Festival Gardens site Liverpool 2007 & 2017
How Liverpool City Council repeats the mistakes of ten years ago in its plans for the former Garden Festival site, a prime River Mersey side location three miles south of the iconic Pier Head. An excess of flats are planned for the Liverpool river side Festival Gardens site by the Labour Mayor & Council and its development partners, the same mistake that the Council was proposing in 2007 under Liberal Democrat control. The site is a brownfield former landfill site that was famous as the location of the Liverpool International Garden Festival in 1984, one of the initiatives supported by Conservative Minister, Michael Heseltine, that started to stop the decline in the Liverpool City Region. In fact Mayor Anderson and the Council are wanting to cram even more properties onto the site – 2500 as reported by Your Move magazine instead of the 1400 nearly all flats I object to in 2007. My objection in 2007 is set out in the attached submission to the City Council’s then ‘Executive Board’ (Cabinet) and article / report which detailed my reasons for objecting. The reasons are the same now as then – Liverpool needs a variety of housing stock to encourage a varied population, and that must include houses rather than just cramming in apartments in nearly every available space. Houses should be family sized houses as well, not just one or two bed town houses. This will help ensure there is space for growing families as well as a growing population.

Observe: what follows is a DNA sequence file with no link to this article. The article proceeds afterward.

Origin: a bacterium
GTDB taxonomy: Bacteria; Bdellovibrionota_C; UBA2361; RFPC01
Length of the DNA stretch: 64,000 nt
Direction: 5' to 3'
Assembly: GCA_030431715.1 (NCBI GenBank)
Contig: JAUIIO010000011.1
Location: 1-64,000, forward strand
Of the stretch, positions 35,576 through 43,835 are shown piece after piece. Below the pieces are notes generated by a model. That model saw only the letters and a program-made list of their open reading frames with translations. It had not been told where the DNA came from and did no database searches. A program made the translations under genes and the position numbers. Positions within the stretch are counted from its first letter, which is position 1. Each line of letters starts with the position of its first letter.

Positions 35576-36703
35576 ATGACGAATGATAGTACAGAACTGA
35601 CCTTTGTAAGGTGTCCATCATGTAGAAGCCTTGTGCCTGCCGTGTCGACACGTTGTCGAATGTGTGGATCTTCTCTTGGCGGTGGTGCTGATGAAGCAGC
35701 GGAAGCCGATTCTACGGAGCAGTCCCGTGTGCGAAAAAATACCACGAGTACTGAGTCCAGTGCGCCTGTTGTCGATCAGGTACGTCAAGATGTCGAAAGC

My objection to flats is linked to the student housing bubble. In Liverpool, and every town and city with any University, no matter how new, the apartments complexes of purpose built student complexes have been thrown up over the last ten to fifteen years at an ever increasing rate. In Liverpool new apartment developments seem to be mostly student complexes. I also believe that the student numbers boom is a bubble that will burst at some point, and therefore many student apartments will be left empty. Re-purposing of those will be needed, as well as investment to help areas thrive and support families moving into vacated student houses. Though after more than ten years of making the prediction that the student numbers bubble in the UK (and everywhere else in the world) must burst it hasn’t looked at all like happening yet. Specifically as to Festival Gardens. More apartments will not necessarily help sustainability of the city’s housing but will help keep prices artificially high because of investors and speculators. Whatever happens with the site, I am sure that the former Garden Festival site, now Festival Gardens, will be a wonderful new city district in the future, and all those who have helped look after the site over the last thirty years will deserve some of the credit.
Liverpool City Council’s Festival Park masterplan can be found on the City Council website.
My background information for this post has included articles in Your Move magazine online, the City Region’s premier property and lifestyle magazine, and reports from the St. Michael’s ward Green Party councillors, who represent the effected area and have raised objections to the scale of the plans and implications.